Party games are at the center of Edward Albee’s twisted masterpiece Who’s Afraid of Virginia Woolf?, currently being revived on Broadway by Steppenwolf Theatre Company, starring actor-playwright Tracy Letts (famous for writing Pulitzer-winner August: Osage County, which premiered at Steppenwolf) and Amy Morton (one of the stars of August).
I mention this production’s Steppenwolf pedigree as a way of showing just how tight-knit this group of writer-performers truly is. It’s a quality that distinguishes the company’s productions, and this one, directed by Pam MacKinnon, in particular, from your run-of-the-mill acting companies — the sense that these actors are not only talented but familiar with one another to the point of being almost family.
This closeness works wonders for Albee’s 1962 play, which was chosen by the Pulitzer committee for its award for drama in 1963 only to be overruled by the trustees of the award at Columbia University, who objected to the play’s then-provocative content (namely language and sexually suggestive content). It’s a play that, for all its brutality, requires an intimacy within the two couples that are its subject — George and Martha, the boozy middle-aged gorgon and her punching bag, and Nick and Honey, the up-and-coming professor and his mousy wife.
The play begins as George and Martha return to their rumpled home (“What a dump!”) from a party at the university George teaches at. Martha is the university president’s daughter, and George is an associate professor of history who never quite made it up the chain of command. After some banter, the couple remember that they’ve invited a young couple over for drinks at the suggestion of her father. Even though it’s late, Nick and Honey soon at their door. Drinks are poured, and the night’s festivities are off to a rousing start.
It’s clear from the start that George and Martha have a jagged seesaw of a relationship; the two exchange barbs with glee, cutting each other down to size with a barbarity usually reserved for rougher sorts. Clearly, though, these two are closer to beasts than men or women, and their young acquaintances are soon entrapped in their “fun and games” (as the first act is titled in Albee’s script), subject first to spirited rounds of “humiliate the host” and “hump the hostess,” which soon give way to the rather less amenable “get the guests,” and an even more crooked final game that ought not be spoiled in any review of the play.
The brilliance of Albee’s play is in its ironclad structure, in which games at the expense of the evening’s hosts give way to games at the expense of the guests, and, finally, a game that breaks the whole system of playing apart. If the first act is long on exposition (and a little overlong in general), once the play’s engines are fully fired, there’s no turning away from its rhapsodic, almost musical, force.
As Martha, Amy Morton carries the bulk of the play’s weight on her back. Playing against the aging-beauty expectations for the role established by Elizabeth Taylor in the 1966 film version (and others), Morton turns the monstrous Martha into a pitiable figure, driven in her sexual urges toward the handsome Nick by her inherited power as the president’s pup.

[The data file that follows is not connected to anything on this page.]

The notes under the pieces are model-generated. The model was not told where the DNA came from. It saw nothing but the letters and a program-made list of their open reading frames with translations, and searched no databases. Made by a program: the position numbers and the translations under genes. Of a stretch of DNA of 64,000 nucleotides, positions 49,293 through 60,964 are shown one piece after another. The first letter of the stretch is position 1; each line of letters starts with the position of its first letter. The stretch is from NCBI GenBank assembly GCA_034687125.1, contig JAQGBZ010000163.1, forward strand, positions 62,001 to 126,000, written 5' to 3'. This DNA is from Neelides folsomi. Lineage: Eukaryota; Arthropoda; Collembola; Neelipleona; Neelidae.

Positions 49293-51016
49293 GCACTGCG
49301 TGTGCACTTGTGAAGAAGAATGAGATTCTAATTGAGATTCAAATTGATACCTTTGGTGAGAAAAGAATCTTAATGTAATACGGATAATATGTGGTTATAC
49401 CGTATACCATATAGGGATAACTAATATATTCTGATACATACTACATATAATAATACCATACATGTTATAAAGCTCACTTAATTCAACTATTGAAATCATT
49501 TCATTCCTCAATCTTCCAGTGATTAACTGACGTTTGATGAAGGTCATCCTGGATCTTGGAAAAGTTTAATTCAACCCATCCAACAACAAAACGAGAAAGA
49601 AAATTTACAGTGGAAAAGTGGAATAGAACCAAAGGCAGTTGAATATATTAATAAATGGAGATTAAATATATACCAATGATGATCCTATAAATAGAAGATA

Morton is matched by Tracy Letts’s George, who’s brimming over with suppressed rage. It’s obvious that years of playing games have left him weary, and we’ve caught the couple on a night when the typically passive George just might hit his tipping point. Exuding an outward air of nonchalance even in the face of his wife’s impending infidelity, he’s clearly less A-okay than he’d usually care to admit. Lubricated by booze and bewilderment, it’s his turn to roar.
Nick and Honey, of course, are the victims of many of the evening’s calamitous revelations. Secrets from Honey’s past slip from Nick’s lips to George’s and back to the group again. As Nick, Madison Dirks does his best as a man who vacillates wildly (and occasionally unconvincingly) between playing the convivial cipher and asserting himself. As Honey, Carrie Coons plays drunk with ease and maintains the vulnerable edge the character requires.
Over the years, much of the shock value of this play has dissipated. We’re in an era now when sexual frankness and strong language are well-worn qualities (one only need walk down the block to David Mamet’s Glengarry Glen Ross for evidence of the latter), and the play’s final shocker of a twist has either been spoiled for most audiences or results in a pointed shrug as the curtain falls. What’s left after fifty years of “progress” in theatre is a play that’s still ripe for new interpretations. It would be nearly impossible to brand any actor in these two central roles as giving a definitive performance — there are so many directions in which to take this weary pair that that kind of gold-plated assertion would only hold its luster till the next acting heavyweights step into the ring.
Though it’s a long night at the theatre, clocking in at over three hours, it’s a production that begs to be seen for its mastery of Albee’s brand of psychotic realism, where it’s never clear who’s lying and who’s telling the truth, where a pair of couples ravaged by hooch have at it and come to their undoing. If we’re no longer as terrified of Virginia Woolf, she still holds us captive, as this production proves. The big bad Woolf remains as scary as she does (and she’s still fairly scary) because she reflects and refracts our own personal insecurities — as any truly great play does — and that’s timeless.